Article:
Posts tagged ‘dominican’
Tuesday, October 2nd is the Feast of the Guardian Angels. We can’t prove they are there, but I’m pretty sure that they have been around and kept me out of a scrap or two in my life. The picture below is from a fresco at San Domenico in Bologna. It shows the angels carrying the body of St. Dominic.
May the angels be with us “now and at the hour of our death.” Amen.
While this post is entitled, “I Love Being a Nun!”, actually I am a sister. Nuns are those who are cloistered and primarily involved in the ministry of prayer. Those of us who are sisters are involved in apostolic ministry – and that’s a big umbrella (teaching, hospital ministry, parish ministry, social work, working for social justice, etc.). So, it would be more correct for me to say, “I love being a sister”, which I do often. But since people often call sisters nuns . . .
Well, you see what I mean.
Anyway, nineteen years ago today I entered the convent and started the process of becoming a Dominican Sister of San Rafael. I made my first profession of vows in 1996 and my perpetual vows in 1999. And while nineteen is not one of those special numbers like 20, 25, or 50, it still seems pretty significant to me. I was 40 years old when I entered (I guess you can do the math). And I still love being a sister. My family tells me that they have never known me to be happier. Living in community – doing work that is satisfying and of benefit to others – praying together with a community of sisters on a daily and regular basis – being encouraged to continue to study . . . to be all we can be (for the sake of others) . . . What can I say but that I am grateful!
And Meister Eckhart, the Dominican mystic from the 13th century tells us, “If the only prayer you ever say in your entire life is thank you, it will be enough.”
I highly recommend this life to others!
As the Vocation Minister for our congregation of Dominican Sisters, I am often asked about how to choose from among the many wonderful possibilities of vocations. It is easy for us to choose when Choice A is clearly good, and Choice B is clearly bad. But it usually doesn’t work that we. We most often make choices from among things that are good. And if they are good, we also know that God is in them. So we are also not making a choice between God and Not-God.
Now much as I would like to tell many gifted, generous, and committed women that the best choice is to become a Dominican Sister of San Rafael, alas, I cannot do that. We only know our own hearts. And, as much as this has been a wonderful and life-giving vocation for me, others have other fulfilling vocations to live.
So how to choose? Perhaps the Sufi poet Rumi can help us. I don’t think I could say it any better!
Let yourself be silently drawn
by the strange pull of what you really love.
It will not lead you astray.
~ Rumi ~
On Sunday afternoon Sister Colleen McDermott, OP will make her First Profession of Vows as a Dominican Sister of San Rafael. She is delighted that the Gospel reading of the day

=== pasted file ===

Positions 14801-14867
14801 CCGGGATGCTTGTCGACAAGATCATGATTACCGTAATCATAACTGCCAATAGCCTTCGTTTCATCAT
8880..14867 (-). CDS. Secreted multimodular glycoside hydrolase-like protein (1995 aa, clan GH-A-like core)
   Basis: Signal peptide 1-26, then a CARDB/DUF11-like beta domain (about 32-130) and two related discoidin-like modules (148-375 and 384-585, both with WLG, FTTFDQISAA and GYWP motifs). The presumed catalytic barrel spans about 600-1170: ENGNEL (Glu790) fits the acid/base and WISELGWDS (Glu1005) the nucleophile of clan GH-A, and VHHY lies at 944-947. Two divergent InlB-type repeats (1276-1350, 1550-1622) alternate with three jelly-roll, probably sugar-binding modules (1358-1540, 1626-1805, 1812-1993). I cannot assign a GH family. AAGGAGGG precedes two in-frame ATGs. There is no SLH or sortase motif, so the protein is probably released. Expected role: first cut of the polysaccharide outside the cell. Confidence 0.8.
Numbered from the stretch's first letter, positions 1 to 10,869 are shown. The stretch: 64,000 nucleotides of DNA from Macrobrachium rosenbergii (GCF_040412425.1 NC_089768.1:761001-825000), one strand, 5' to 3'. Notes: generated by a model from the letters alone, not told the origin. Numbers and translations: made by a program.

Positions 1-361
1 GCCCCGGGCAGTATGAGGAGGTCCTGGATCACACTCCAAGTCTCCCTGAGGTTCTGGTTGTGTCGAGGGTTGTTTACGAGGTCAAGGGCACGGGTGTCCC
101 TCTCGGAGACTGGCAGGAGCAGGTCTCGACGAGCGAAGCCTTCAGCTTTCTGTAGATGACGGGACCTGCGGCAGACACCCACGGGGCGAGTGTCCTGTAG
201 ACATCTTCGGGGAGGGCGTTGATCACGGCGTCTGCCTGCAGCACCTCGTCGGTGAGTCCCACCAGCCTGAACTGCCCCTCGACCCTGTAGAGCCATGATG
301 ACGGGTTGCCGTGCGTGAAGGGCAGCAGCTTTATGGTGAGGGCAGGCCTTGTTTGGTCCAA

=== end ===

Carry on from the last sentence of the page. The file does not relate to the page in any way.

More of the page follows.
from Mark 9:2-10 is about Jesus’ Transfiguration. Jesus’ disciples saw him on the high mountain, suddenly, as he truly was . . . even though they didn’t understand. All of us are also on a journey to becoming more of who we truly are . . . even though we may not be able to see it clearly or understand the process.
Sister Colleen’s profession will be one more step on her journey of becoming. A transfiguration of a sort. And we, the Dominican Sisters, are delighted that she wants to continue with us on our journey becoming more of who we are called to be.
Today, on Ash Wednesday, I share a reflection by our Sister Sally Lowell, OP
Rend your hearts, not your garments, and return to your God. For gracious and merciful is God, slow to anger, rich in kindness, and relenting in punishment.
– Joel 2:13
Several years ago I was invited to make some clay hearts for a friend who was giving a Lenten Parish Retreat. Since she requested 500 hearts, I began the project right away. As I rolled, molded, shaped and held the clay in my hands a new image of Lent began to emerge. “Rend your hearts, not your garments and return to God.”
Yes, Lent is about giving up, letting go, prayer and alms-giving. Yet, for me, it is a time of invitation: an invitation to be open and receive what God has in store. In other words, Lent is a time of surrender and letting go so that Jesus can mold our hearts anew. The journey of Lent is an inner journey of prayer which enables us to offer our whole being to God: our joys and fears, accomplishments and struggles, successes and conflicts. This recognition of our gifts and limitations is difficult and scary, because when we cooperate with God’s desire for us, our hearts, like the clay I rolled, shaped, and molded will be transformed.
Jesus asks each of us for a change of heart this Lent. Will we let Jesus create in us new hearts that acknowledge our gifts so that we can use them to do God’s work? Will we let Jesus break any conflict, fear, or hardness within our hearts? Will we let Jesus change our hearts with his healing, forgiveness, and grace?
If we can make these changes and surrender to his invitation, the true freedom of Easter will emerge. Perhaps our Lenten mantra might be:Yes, mold our hearts today.
“When We cooperate with God’s desire for us, our hearts, like the clay I rolled, shaped, and molded, will be transformed.”
This reflection, and others throughout the season of Lent, can be found on the website of the Dominican Preachers for the Western Region – http://www.opwest.us/. You are invited to visit. May these reflections assist you in your prayer during Lent.